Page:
Existing career opportunities such as certified nursing assistants, medical assistants and dental hygienists are showing substantial growth in new and replacement career opportunities; meanwhile new occupations, such as health information technicians, are emerging in the industry, and require an aptitude in information technology and as well as traditional healthcare competencies. This industry will continue to show significant growth within the foreseeable future and Los Angeles County’s workforce development system is poised to impact the pipeline of trained and qualified healthcare talent to meet the growing needs of regional healthcare employers.
Bioscience includes the emerging Biotech and Biopharmaceutical sub-sectors of biological sciences, each of which have emerged as lucrative sub-sectors in major metropolitan areas across the country such as San Francisco, San Diego and Boston. These sectors include medical device manufacturing companies, commercial and scientific biological products’ manufacturers and other medical related products and services that require an extensive value chain of diverse occupations to succeed. Although further behind other regions, Los Angeles County has a strong Bioscience community that is on the rise and is looking to tap into the vast and diverse workforce located here. Bioscience companies have been associated with a heavy top down labor force structure, dependent upon Scientists, doctors and highly skilled salespeople; however, biotech tech firms also employ various middle skill occupations within such areas as Quality Assurance, Regulatory Compliance and Clinical Research. With the interest and investments being made in a Biotech Corridor along East Los Angeles and CSULA’s Biotech Incubator, LA County’s future as a hub for biotech business and workforce looks promising.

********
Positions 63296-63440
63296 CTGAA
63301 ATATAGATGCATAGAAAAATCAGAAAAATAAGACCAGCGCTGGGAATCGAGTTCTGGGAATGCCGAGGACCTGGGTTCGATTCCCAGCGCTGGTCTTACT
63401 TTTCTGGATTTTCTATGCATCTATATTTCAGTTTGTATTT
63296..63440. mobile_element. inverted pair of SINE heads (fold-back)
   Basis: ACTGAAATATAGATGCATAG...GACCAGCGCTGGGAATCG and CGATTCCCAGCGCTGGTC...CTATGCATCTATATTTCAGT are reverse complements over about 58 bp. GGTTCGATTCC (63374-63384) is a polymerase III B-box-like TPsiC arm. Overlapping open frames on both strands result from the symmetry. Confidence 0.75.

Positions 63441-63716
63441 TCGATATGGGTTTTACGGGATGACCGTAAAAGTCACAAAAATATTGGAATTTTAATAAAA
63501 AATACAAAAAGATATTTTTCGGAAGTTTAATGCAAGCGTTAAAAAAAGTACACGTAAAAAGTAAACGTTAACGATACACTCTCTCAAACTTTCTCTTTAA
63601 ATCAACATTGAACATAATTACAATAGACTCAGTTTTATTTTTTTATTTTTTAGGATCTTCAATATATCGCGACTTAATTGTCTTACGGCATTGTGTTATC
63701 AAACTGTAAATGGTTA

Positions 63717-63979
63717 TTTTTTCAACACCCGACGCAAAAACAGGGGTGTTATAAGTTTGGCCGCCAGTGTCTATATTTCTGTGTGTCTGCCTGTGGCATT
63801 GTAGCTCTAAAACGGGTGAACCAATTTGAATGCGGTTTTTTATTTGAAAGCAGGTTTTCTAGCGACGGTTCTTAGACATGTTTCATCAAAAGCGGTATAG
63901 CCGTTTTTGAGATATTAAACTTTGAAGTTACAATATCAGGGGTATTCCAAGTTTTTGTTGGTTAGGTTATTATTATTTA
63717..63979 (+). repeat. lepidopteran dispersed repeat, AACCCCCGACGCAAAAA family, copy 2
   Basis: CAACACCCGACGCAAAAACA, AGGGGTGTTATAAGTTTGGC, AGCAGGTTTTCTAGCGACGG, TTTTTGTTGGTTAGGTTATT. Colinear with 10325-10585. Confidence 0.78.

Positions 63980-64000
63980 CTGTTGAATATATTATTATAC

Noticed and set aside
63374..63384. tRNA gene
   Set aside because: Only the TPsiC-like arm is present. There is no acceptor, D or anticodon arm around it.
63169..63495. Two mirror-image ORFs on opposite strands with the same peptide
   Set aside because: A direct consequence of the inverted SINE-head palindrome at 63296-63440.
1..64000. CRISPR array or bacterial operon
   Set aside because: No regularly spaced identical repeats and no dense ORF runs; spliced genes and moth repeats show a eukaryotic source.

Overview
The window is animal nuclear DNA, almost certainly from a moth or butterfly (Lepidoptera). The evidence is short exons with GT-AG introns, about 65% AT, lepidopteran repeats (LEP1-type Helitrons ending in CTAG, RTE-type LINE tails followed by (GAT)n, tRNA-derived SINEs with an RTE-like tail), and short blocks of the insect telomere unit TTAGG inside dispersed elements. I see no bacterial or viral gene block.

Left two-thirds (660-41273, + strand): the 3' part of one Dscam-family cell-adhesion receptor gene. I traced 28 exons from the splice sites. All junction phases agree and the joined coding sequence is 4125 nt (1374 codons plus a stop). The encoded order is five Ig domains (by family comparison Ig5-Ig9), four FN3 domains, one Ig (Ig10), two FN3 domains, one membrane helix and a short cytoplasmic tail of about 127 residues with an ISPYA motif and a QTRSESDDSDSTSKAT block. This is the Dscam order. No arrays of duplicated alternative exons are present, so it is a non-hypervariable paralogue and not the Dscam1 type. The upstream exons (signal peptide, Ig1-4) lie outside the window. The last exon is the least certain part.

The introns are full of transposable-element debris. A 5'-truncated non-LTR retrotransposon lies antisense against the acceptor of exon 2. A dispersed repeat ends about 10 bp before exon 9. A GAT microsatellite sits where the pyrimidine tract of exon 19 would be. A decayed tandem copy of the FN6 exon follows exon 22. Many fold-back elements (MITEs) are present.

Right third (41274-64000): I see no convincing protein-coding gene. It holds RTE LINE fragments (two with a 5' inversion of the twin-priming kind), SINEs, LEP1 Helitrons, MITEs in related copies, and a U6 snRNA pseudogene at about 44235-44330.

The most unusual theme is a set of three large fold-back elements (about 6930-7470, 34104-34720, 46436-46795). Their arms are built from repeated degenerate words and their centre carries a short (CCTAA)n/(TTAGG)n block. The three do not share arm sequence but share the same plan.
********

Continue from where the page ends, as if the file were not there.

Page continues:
HOSPITALITY AND TOURISM
The hospitality and tourism industry is growing and adding a substantial amount of middle skills jobs in Los Angeles County. Hotel managers, concierges, and individuals skilled in customer service will all be in high demand as Los Angeles builds more hotels, adds more luxury entertainment options, and invites and encourages interstate and international tourism to the region. New occupations will also emerge as the industry adapts to innovative technology platforms that will change how costumers find and explore their tourist and business destinations. Los Angeles is and remains to be a top international tourist and business destination. As such, the hospitality and tourism industry will continue to adapt to these growing demands and require a profound amount of new and replacement workers to do so.
PROFESSIONAL SERVICES (to include information, entertainment, financial services, etc.)
As the professional services headquarters of the west coast, Los Angeles County boasts more professional service firms than any other metropolitan area outside of greater New York. Law, accounting, insurance, media design and marketing are just a few of the professional service employers that will also need to adapt to innovative technologies and an aging workforce while preparing to employ new and replace workers. New occupations and skills are required in many of these firms that can lead to career pathways outside of basic office support duties: IT certification, bilingual skills, and flexibility with work life balance will be in high demand for each of these professional services sub-industries moving forward into the next five to fifteen years. The well-paying, career pathways middle skilled occupations in this industry may not be as easy to define, but will nevertheless be as critical as this industry grows steadily in Los Angeles County.